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Financial stability: To Regulate or Not? A public choice inquiry

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Abstract

The paper takes the stand that the central banks as financial regulators have their own interest in imposing more regulations. It models the institutional behaviour for the central bank and government using the Indirect Inference testing and estimation method as it finds a set of coefficients of the model that can generate the actual observed behaviour for the US. The paper establishes that good monetary policy can reduce instability. Regulation at worse destabilises the economy and at best contributes little to stabilise the economy. After the financial crisis, financial regulations were too severe and thus actually increased instability.

Suggested Citation

  • Le, Vo Phuong Mai & Meenagh, David & Minford, Patrick, 2018. "Financial stability: To Regulate or Not? A public choice inquiry," Cardiff Economics Working Papers E2018/4, Cardiff University, Cardiff Business School, Economics Section.
  • Handle: RePEc:cdf:wpaper:2018/4
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    File URL: http://carbsecon.com/wp/E2018_4.pdf
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    References listed on IDEAS

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    1. Keeley, Michael C. & Furlong, Frederick T., 1990. "A reexamination of mean-variance analysis of bank capital regulation," Journal of Banking & Finance, Elsevier, vol. 14(1), pages 69-84, March.
    2. Le, Vo Phuong Mai & Meenagh, David & Minford, Patrick & Wickens, Michael, 2017. "A Monte Carlo procedure for checking identification in DSGE models," Journal of Economic Dynamics and Control, Elsevier, vol. 76(C), pages 202-210.
    3. Tayler, William J. & Zilberman, Roy, 2016. "Macroprudential regulation, credit spreads and the role of monetary policy," Journal of Financial Stability, Elsevier, vol. 26(C), pages 144-158.
    4. Barth, James R. & Caprio, Gerard Jr. & Levine, Ross, 2004. "Bank regulation and supervision: what works best?," Journal of Financial Intermediation, Elsevier, vol. 13(2), pages 205-248, April.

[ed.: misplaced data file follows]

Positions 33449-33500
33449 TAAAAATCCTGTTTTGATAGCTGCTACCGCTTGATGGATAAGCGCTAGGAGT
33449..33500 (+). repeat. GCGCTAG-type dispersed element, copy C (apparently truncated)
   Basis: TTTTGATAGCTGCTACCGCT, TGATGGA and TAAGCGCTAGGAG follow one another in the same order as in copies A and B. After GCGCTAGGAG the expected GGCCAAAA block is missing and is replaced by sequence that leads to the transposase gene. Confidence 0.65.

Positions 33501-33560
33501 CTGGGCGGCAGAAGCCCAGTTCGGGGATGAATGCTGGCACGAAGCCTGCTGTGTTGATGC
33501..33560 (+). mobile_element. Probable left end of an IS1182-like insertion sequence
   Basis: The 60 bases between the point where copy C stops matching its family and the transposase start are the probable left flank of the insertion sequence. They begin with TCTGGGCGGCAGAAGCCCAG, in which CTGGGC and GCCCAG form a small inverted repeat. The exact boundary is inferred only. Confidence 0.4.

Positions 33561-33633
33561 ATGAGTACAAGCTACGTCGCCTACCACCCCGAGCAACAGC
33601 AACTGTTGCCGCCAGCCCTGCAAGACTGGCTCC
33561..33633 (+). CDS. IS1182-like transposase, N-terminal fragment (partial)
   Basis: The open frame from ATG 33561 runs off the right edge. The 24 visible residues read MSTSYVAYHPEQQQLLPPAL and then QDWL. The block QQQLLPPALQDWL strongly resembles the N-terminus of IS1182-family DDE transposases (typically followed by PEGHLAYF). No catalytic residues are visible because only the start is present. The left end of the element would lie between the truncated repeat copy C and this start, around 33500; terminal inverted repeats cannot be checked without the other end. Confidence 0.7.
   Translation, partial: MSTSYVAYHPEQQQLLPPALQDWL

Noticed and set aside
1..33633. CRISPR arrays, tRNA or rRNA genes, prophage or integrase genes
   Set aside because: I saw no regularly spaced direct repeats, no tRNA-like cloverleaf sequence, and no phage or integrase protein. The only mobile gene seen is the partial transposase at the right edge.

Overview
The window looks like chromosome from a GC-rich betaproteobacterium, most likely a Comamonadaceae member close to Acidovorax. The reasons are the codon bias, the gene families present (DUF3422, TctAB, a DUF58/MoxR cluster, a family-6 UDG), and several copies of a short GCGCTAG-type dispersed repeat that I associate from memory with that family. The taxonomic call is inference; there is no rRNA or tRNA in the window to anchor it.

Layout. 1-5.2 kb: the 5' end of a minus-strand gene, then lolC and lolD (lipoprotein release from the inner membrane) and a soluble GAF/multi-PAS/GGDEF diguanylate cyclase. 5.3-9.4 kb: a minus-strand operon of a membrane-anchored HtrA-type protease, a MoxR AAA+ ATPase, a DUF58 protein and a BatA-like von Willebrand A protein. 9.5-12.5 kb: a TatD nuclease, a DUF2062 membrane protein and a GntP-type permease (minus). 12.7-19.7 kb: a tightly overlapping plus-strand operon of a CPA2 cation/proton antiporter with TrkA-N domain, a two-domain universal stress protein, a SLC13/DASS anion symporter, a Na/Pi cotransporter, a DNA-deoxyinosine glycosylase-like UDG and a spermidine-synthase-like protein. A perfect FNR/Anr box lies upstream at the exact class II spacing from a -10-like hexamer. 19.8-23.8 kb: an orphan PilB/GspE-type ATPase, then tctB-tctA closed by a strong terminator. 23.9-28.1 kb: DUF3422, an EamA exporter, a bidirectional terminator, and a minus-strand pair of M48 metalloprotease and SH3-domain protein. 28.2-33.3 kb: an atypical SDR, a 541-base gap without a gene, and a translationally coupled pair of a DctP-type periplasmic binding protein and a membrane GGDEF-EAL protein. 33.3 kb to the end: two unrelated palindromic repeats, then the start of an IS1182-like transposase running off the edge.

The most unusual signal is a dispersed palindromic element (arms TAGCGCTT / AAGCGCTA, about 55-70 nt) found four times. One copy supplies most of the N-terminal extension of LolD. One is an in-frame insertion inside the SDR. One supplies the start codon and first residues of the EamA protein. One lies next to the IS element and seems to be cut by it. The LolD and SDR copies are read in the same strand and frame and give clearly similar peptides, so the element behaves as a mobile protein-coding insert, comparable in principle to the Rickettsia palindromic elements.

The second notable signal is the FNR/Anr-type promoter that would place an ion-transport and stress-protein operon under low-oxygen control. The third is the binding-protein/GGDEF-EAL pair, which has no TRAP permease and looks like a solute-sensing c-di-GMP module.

5. Goodhart, Charles & Schoenmaker, Dirk, 1995. "Should the Functions of Monetary Policy and Banking Supervision Be Separated?," Oxford Economic Papers, Oxford University Press, vol. 47(4), pages 539-560, October.
    6. Le, Vo Phuong Mai & Meenagh, David & Minford, Patrick, 2016. "Monetarism rides again? US monetary policy in a world of Quantitative Easing," Journal of International Financial Markets, Institutions and Money, Elsevier, vol. 44(C), pages 85-102.
    7. Kahane, Yehuda, 1977. "Capital adequacy and the regulation of financial intermediaries," Journal of Banking & Finance, Elsevier, vol. 1(2), pages 207-218, October.
    8. Furlong, Frederick T. & Keeley, Michael C., 1989. "Capital regulation and bank risk-taking: A note," Journal of Banking & Finance, Elsevier, vol. 13(6), pages 883-891, December.
    9. Alan S. Blinder, 2010. "It’s Broke, Let’s Fix It: Rethinking Financial Regulation," International Journal of Central Banking, International Journal of Central Banking, vol. 6(34), pages 277-330, December.
    10. Blum, Jurg, 1999. "Do capital adequacy requirements reduce risks in banking?," Journal of Banking & Finance, Elsevier, vol. 23(5), pages 755-771, May.
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    More about this item

    Keywords

    DSGE; Regulations; Financial Stability; Monetary Policy;

    JEL classification:

    • E10 - Macroeconomics and Monetary Economics - - General Aggregative Models - - - General
    • E58 - Macroeconomics and Monetary Economics - - Monetary Policy, Central Banking, and the Supply of Money and Credit - - - Central Banks and Their Policies
    • G28 - Financial Economics - - Financial Institutions and Services - - - Government Policy and Regulation

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